The planned focus of a Neosho town hall meeting Thursday will include an update on the city’s water system improvement project and a quick overview of next fiscal year’s adopted budget, says the city’s mayor.

The planned focus of a Neosho town hall meeting Thursday will include an update on the city’s water system improvement project and a quick overview of next fiscal year’s adopted budget, says the city’s mayor.

That’s in addition to anything else anyone wants to talk about.

The public meeting is at 6 p.m. at the Lampo Community Center, 500 E. Spring St.
Mayor Richard Davidson said by phone Tuesday that he planned to give an update on the ongoing water line replacements and renovations at the water treatment plant included as part of the voter-approved $9.5 million water system improvement project. Funded in the short term by a low-interest loan from a state revolving fund, the entire project is scheduled for completion by January.

The 2012-2013 fiscal year begins Monday. Budget highlights to be presented at Thursday’s town hall meeting will include departmental updates, revenue expectations and future debt service, among other bullet points. The 2013 budget provides for hiring two more police officers and purchase of two new patrol cars, purchase of a new pumper fire truck to replace the 1979 model, and varied pay raises for city employees based on their positions. The budget also provides a financial plan for retaining the nine firefighters currently subsidized by a federal grant, after the two-year grant expires in May. 

Also, the city’s projected increase in revenue next fiscal year is based on the budget projections that were made for this year, not actual income, which was considerably higher, Davidson noted. Neosho enjoyed a double-digit increase in sales tax revenues for much of this past fiscal year, and finished out well ahead of budgeted expectations. Still, the city is being conservative in its income estimates for next year, Davidson said.

“You’re going to see that revenue expectations for 2013 are down a little bit from actual 2012 revenue, but above 2012 projections,” he said. “We had the big increase the first six months of 2012, which was related to the Joplin tornado. We don’t expect that big increase is going to happen again next year.”

Another bullet point that will be touched on Thursday, according to Davidson, is the final outcome of  addressing issues that were flagged in the July 2011 state audit, and how the state audit team’s recommendations have been implemented to date.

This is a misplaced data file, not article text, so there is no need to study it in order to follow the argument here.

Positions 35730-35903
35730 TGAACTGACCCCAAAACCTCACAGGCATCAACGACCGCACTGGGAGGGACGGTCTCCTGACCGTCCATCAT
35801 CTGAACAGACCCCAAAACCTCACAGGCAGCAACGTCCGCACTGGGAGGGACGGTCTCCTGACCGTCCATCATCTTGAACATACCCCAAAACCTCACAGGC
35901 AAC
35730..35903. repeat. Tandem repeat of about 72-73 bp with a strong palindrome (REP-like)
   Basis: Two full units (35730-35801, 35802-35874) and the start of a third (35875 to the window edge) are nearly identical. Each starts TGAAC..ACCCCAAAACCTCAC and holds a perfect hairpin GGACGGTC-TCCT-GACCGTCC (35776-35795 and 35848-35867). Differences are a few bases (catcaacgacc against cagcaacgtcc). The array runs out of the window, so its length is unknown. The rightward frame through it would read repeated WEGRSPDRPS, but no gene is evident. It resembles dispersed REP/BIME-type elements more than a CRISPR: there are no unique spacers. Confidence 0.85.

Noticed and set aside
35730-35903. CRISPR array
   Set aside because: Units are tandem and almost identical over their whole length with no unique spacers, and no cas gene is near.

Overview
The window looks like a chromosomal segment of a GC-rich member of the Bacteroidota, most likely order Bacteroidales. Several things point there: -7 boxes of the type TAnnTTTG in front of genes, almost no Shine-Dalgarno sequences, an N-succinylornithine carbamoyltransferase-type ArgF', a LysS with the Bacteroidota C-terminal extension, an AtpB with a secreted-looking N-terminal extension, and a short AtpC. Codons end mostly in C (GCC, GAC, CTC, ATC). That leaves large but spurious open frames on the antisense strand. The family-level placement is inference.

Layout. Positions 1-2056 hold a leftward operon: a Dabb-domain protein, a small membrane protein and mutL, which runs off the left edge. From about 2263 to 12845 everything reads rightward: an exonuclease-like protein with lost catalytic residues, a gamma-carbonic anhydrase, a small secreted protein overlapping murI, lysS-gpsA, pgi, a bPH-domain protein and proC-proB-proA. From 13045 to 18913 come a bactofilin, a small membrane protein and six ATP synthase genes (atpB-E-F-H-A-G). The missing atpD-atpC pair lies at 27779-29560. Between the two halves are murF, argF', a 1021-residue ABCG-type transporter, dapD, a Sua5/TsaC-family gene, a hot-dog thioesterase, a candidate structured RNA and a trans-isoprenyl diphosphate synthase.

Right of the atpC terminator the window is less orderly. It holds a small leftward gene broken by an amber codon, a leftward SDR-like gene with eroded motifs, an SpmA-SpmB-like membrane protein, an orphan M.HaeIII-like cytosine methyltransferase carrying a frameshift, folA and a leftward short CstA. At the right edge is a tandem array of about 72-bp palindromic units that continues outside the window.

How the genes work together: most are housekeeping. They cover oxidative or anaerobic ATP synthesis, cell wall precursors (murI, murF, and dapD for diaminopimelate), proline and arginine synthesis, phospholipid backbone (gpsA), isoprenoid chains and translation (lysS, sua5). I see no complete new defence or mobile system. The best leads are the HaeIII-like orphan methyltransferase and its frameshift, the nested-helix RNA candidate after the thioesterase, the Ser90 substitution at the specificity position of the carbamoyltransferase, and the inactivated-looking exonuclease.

Davidson said he hasn’t received any citizen feedback since last Thursday’s public meeting regarding the ongoing parks evaluation study (see Sunday, Sept. 23 Daily News), but said he intends to report that that the parks needs assessment has begun and that public input is being sought. The study, once completed, will serve as the nucleus of a quasi comprehensive parks plan.

Davidson also said he expects there may be some questions from the audience about the ongoing legal issues between the city and the Neosho Transportation Development District, as well as the city’s proposal of a Community Improvement District to possibly replace the TDD, should the latter dissolve. He said he has a summary ready.

“I don’t know how in-depth I’ll go about the TDD, but if the question comes up I will be prepared to talk about it,” Davidson said.

The Neosho town hall meetings have been held more or less quarterly since the summer of 2010, when Davidson began hosting informational sessions about a one-cent city property tax that was being proposed at the time, mostly to retain emergency services personnel. After the tax failed at the ballot box, Davidson still continued with the town hall meetings.

“I think it is especially important for people to come to these meetings given the financial situation the city was in three or four years ago,” Davidson said. “It’s a time for the elected officials that the citizens have chosen to show the people how their tax money is going to be spent and provide them the documentation and the detail of how their monies are going to benefit public safety, going to benefit them when it comes to services, and give them the reassurance that their city council is on top of the finance component of city government and that oversight is in place.”